Recently, GoMetro was lucky enough to be featured in Real Estate Investor magazine for some of our pioneering ideas on better traffic and quality of life with less, not more, parking spaces.
It’s as the Counting Crows said it: you pave paradise, and put up a parking lot. But there’s another way… Take a look at our Real Estate Investor article here:
It seems that the innovation and disruption evolution has hit the home front in earnest, with industry practices and the old way of doing things being disrupted as never before. The latest casualty? Parking bays, according to Justin Coetzee, CEO of GoMetro, the mobility-as-a-service startup that is changing the way South Africans think about getting to work.
“Cities are starting to realise that requiring less parking space is a good thing for livable cities” says Coetzee. He continues: “City centres have become more and more congested, with a recent study showing that 30% of traffic in a CBD is due to people searching for parking.
Noting the impact that a lack of parking had on traffic, cities in the 1960s started requiring a minimum amount of parking bays for any new development. But even minimum parking standards are the wrong way to go, and cities are realising that the easy provision of parking actually increases car usage in the CBD. City authorities are now thinking of incentivizing alternative mobility solutions to massive amounts of parking bays by saying ‘we’re going to tax you for every parking bay you build and maintain.’
The “smarter way” is flexible mobility, a recent concept which is set to revolutionise the way people move around the city and how they consume transport services.
Flexible mobility, the pioneer of which was Uber, entails getting around via customised transport solutions, usually shared, that involves people being able to use various taxis, minibuses, buses, trains, and more at their convenience rather than driving their own car around.
The vehicle (car, taxi, van, bus) drops you off at or close to your destination and then moves on to serve other people – meaning you never have to apologize for being late for a meeting because you couldn’t find parking.
Property prices to follow suit
“There’s an enormous correlation between working flexible mobility routes and the desirability or price of a property. There’s a very well-documented link between land value and transport network availability. The easier it is to access amenities, the higher yield rent will be,” explains Coetzee, citing the very popular and influential Vox video on YouTube entitled ‘The high cost of free parking’.
“My property might be 10km away from the Gautrain, but I’m going to get much higher rentals and yields and capital value and price at which the units sell by offering the building’s own link/shuttle service to a Gautrain station or a popular shopping precinct,” says Coetzee.
With less need for parking spaces, property developers would have more space to build more units or amenities, such as a residents’ gym. “A parking bay is 5metres by 3 metres. So, you end up with 15 square metres of space. So, if I take away 4 bays, that is a nice small 1 bed apt size you might be able to repurpose. What happens if you build a gym? The amenities your property offers now changes, making it more desirable. So property investors are increasing values and decreasing costs at the same time. The opportunities are endless.”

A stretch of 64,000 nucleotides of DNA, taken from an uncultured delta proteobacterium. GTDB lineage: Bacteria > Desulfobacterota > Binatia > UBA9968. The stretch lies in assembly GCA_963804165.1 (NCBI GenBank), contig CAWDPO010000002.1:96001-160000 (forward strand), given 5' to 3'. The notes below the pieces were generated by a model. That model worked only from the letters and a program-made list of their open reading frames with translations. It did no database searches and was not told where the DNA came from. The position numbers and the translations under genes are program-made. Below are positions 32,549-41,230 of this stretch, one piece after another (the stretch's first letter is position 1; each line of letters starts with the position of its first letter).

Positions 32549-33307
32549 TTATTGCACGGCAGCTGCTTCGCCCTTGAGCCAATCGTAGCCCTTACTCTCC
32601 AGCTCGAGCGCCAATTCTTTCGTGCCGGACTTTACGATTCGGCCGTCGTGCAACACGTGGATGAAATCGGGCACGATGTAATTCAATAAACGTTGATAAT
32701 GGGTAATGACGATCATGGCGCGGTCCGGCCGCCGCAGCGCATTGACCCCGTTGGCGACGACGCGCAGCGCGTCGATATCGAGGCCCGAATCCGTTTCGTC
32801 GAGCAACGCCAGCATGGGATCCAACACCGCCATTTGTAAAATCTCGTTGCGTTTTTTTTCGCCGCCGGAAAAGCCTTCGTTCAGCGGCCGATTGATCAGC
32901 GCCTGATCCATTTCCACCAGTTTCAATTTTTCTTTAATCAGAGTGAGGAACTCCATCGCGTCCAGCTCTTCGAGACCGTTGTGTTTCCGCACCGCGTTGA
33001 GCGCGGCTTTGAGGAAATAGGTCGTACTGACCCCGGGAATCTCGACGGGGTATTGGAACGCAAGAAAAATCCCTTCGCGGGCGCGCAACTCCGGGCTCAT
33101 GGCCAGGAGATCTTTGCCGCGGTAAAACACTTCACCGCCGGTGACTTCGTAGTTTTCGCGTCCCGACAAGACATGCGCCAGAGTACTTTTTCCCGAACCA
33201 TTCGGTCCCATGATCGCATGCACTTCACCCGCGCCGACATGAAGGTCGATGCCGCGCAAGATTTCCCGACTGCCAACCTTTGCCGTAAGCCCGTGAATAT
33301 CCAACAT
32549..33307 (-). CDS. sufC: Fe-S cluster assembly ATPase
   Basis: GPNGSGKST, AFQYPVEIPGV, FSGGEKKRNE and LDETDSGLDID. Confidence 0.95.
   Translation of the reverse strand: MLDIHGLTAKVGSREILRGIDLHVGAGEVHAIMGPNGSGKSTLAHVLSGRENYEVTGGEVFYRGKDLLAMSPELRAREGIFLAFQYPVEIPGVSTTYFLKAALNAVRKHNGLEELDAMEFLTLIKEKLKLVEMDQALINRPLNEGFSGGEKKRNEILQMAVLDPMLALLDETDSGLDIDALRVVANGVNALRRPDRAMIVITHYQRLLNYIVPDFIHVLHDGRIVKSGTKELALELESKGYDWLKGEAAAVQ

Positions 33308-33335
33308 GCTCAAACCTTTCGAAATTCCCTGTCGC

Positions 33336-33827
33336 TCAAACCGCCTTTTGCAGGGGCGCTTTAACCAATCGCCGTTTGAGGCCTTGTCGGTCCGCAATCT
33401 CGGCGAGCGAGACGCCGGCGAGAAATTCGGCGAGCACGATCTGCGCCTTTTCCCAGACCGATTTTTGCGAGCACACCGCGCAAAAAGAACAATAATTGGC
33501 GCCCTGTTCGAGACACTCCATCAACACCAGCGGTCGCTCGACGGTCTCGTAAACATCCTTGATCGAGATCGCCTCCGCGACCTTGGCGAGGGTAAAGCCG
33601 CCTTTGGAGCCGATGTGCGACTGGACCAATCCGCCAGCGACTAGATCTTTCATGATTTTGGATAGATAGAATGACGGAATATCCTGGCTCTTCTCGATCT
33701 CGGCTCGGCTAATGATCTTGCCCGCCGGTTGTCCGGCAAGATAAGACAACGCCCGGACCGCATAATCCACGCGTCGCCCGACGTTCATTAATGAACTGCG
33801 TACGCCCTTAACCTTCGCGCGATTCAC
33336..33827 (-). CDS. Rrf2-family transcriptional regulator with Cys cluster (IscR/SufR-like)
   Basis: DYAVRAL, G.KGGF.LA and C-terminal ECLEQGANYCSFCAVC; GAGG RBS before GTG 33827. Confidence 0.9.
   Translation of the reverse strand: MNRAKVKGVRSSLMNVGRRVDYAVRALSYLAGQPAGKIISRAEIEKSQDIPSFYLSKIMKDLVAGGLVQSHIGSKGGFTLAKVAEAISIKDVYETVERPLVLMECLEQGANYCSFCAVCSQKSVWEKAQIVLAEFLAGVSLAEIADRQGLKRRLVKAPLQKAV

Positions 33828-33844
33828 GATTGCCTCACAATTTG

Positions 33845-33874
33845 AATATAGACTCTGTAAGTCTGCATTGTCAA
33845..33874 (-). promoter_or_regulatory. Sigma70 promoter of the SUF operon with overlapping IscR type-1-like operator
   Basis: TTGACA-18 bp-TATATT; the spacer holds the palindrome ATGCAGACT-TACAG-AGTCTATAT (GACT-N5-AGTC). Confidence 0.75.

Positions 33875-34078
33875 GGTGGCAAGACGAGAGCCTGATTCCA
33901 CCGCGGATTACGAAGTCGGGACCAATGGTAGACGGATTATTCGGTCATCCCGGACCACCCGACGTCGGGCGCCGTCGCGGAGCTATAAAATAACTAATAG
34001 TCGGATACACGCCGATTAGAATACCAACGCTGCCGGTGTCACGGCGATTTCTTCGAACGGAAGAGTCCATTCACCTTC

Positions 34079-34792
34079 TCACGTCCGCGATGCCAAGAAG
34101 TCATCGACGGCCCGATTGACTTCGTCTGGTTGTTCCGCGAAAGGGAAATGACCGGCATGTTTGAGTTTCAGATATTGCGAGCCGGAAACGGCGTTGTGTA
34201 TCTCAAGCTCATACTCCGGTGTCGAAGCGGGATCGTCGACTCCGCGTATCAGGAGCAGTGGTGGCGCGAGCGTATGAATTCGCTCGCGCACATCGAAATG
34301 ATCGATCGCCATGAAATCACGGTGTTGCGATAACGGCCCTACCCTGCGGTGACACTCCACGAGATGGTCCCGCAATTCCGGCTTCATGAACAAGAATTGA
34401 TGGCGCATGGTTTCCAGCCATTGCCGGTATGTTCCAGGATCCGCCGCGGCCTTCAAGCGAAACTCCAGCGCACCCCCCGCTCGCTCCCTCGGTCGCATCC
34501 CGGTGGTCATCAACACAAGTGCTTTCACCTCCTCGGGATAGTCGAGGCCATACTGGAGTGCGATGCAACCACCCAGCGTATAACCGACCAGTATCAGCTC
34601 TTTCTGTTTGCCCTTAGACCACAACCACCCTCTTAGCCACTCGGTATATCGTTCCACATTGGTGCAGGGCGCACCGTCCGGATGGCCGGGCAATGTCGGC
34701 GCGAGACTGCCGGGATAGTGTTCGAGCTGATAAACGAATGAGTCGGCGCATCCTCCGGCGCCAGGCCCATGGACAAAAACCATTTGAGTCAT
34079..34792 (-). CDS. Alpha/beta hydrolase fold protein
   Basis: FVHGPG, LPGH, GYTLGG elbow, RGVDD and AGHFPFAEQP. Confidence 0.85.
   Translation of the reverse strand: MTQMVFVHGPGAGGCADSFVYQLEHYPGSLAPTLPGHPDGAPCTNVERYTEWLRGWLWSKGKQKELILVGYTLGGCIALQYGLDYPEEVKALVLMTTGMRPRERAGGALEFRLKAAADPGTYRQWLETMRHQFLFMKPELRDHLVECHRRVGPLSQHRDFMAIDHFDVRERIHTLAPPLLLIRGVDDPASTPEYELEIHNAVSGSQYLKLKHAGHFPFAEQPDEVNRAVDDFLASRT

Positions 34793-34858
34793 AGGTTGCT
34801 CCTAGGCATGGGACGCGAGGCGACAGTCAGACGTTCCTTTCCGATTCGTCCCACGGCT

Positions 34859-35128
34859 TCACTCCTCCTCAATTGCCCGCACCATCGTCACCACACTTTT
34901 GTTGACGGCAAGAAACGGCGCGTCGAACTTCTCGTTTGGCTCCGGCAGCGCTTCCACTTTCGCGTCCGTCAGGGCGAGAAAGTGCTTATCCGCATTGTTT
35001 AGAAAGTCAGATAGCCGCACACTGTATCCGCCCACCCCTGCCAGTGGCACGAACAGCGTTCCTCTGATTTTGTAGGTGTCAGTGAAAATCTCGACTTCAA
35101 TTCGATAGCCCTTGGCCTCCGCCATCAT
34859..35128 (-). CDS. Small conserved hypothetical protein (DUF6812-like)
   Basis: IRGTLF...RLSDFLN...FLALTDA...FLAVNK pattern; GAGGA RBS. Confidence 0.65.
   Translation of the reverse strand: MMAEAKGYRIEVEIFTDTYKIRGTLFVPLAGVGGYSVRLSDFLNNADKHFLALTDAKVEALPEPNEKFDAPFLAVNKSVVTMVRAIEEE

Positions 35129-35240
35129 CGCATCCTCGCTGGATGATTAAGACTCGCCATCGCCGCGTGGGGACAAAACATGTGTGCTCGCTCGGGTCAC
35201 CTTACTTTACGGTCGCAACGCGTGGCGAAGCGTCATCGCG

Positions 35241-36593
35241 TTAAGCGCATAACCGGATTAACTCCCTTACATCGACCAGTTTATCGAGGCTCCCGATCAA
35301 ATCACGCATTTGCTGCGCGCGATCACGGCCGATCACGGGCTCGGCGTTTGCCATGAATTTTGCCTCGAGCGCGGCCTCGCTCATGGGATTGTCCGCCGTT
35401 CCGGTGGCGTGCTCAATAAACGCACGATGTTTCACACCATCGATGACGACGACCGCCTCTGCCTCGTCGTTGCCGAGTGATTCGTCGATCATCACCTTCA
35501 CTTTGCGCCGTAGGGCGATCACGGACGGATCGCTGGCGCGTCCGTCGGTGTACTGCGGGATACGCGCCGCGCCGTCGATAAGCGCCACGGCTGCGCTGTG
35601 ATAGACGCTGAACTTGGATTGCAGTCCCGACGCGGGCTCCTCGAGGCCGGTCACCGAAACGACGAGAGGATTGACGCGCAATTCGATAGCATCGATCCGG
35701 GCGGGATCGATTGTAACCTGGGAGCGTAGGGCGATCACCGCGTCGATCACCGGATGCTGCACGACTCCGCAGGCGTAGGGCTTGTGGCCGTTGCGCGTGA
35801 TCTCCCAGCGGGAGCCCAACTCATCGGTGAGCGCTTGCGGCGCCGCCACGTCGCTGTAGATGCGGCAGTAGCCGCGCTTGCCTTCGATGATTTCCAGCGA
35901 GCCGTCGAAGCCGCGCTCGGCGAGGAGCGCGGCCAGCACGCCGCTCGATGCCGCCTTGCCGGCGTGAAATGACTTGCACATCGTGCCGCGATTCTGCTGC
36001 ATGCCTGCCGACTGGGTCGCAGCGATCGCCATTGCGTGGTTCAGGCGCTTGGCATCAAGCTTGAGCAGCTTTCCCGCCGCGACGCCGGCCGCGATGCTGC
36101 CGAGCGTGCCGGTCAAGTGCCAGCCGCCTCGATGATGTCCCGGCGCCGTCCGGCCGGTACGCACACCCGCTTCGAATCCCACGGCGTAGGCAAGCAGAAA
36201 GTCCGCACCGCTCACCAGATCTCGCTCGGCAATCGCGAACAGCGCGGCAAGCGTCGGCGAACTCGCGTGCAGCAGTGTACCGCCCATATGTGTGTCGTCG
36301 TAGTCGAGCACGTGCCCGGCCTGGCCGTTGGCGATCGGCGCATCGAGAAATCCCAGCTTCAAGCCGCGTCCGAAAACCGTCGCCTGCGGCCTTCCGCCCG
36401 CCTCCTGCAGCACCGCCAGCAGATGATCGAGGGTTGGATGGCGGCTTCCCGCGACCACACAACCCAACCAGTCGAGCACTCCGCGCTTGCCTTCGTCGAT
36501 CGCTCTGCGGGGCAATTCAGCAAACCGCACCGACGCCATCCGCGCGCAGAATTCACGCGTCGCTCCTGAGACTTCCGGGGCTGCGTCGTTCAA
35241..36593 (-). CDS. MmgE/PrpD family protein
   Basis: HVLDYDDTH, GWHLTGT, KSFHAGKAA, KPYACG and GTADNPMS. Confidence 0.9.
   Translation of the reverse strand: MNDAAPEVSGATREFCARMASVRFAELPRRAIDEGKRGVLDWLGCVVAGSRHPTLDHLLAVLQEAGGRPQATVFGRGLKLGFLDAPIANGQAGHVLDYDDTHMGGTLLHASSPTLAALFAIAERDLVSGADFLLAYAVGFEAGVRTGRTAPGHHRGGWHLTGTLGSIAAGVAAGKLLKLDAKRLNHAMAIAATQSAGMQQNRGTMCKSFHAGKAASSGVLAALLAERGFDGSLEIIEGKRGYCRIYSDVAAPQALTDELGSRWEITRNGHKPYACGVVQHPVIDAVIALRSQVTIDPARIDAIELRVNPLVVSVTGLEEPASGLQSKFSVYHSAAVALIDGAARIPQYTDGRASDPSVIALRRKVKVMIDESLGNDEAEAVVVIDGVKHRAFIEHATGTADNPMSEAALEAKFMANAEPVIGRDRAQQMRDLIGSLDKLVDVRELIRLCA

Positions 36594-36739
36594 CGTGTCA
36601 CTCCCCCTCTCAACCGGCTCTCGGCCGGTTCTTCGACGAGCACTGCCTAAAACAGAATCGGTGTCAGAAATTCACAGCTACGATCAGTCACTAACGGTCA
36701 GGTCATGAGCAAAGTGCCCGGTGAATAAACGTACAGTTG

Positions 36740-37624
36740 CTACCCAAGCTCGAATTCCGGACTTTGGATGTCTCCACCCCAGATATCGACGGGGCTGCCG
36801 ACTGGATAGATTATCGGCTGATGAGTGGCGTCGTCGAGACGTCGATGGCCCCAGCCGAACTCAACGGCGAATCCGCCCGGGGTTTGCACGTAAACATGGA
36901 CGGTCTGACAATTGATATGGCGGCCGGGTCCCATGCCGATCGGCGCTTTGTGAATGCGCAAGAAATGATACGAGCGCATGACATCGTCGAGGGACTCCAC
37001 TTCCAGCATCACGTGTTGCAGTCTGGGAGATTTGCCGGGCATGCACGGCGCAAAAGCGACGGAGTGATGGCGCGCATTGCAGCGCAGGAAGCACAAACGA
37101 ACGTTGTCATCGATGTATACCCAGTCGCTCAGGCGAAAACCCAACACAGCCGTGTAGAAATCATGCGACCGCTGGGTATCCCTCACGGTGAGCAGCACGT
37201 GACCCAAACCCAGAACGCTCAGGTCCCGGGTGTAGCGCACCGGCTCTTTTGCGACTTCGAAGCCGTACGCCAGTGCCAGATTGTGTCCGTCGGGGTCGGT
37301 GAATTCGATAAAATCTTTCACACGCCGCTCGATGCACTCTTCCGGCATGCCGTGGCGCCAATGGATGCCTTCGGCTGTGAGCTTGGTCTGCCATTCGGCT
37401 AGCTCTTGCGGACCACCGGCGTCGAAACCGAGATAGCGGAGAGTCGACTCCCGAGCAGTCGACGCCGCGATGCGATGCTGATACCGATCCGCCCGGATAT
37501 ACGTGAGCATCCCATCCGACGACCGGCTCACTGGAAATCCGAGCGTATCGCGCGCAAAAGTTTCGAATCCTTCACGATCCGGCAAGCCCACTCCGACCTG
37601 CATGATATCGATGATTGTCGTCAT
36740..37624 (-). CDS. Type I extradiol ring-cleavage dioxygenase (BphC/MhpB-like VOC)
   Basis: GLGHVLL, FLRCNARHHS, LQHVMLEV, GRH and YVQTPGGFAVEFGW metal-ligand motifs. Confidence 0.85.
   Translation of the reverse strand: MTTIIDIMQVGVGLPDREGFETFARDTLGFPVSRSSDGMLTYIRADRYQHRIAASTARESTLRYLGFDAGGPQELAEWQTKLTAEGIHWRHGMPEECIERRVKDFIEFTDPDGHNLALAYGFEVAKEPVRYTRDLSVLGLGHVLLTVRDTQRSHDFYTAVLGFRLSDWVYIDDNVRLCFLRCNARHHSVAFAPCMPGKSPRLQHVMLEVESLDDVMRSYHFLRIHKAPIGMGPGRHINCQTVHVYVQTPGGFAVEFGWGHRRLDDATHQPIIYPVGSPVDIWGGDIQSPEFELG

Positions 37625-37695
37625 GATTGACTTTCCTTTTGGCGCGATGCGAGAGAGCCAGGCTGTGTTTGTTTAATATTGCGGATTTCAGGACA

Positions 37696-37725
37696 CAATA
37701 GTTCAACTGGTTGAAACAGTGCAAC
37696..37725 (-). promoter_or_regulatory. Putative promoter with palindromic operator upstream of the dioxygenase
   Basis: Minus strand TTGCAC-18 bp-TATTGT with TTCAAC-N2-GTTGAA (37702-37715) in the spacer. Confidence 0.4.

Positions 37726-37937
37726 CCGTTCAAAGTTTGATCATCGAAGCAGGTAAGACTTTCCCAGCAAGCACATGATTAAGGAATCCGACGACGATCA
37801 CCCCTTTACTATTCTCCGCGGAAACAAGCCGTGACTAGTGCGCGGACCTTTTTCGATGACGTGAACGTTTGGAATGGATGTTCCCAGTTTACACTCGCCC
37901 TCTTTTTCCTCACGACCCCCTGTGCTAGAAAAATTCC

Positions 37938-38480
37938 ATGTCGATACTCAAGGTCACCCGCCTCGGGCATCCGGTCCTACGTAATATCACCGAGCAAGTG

Not only that, but this new approach is more cost-effective than building parking spaces, says Coetzee. “There’s a new way to think about space, and that’s rand per km. It makes no sense to trap all that capital, locked up in a space that effectively stores mobility. And it will save you a ton of money: to build a parking bay at current construction costs is at least R100 000 per bay, and then there’s costs around maintenance, lighting and electricity. So, to build 1 000 bays, you’re spending about R100 million. Whereas, if you decide to offer flexible mobility, you can connect a 5km service of three busses running from 6am to 6pm, every 15 minutes, and that would cost about R10,000 a day – which means you could offer mobility options to your tenants for the next 40 years for the same budget.
Not only would this be beneficial to all in the short term, but would also be more in line with the way the future seems to be headed. Just a few months ago, Director of MIT Senseable City Lab, Carlo Ratti told Wired magazine that the impending driverless car movement will mean 80 percent fewer cars on any given highway: “In general, fewer cars could mean vast areas of urban land currently occupied by parking lots and roads could be reinvented for a whole new spectrum of social functions.” In the same article, landscape and urban design firm SWA’s Kinder Baumgardner says that “a reduction in cars will transform urban cores, with entrepreneurs reimagining parking lots, parking spaces, and garages by converting them into housing, retail outlets, and public spaces.”
So, if that’s the way we’re all headed, then how come no one has done more of this sooner?
Coetzee admits that the idea of flexible mobility is such a new concept that the average property developer or real estate investor wouldn’t know the first thing about putting in place a flexible mobility solution for a building. Luckily, there are a slew of startups and innovators around to do just that for you: “Call us. Let us give you options. We’ll work with you, whether you’re developing, innovating or just wanting to optimise while figuring out your next move. Think of us and other companies like us as new mobility consultants, like engineering consultants for optimizing your movement.”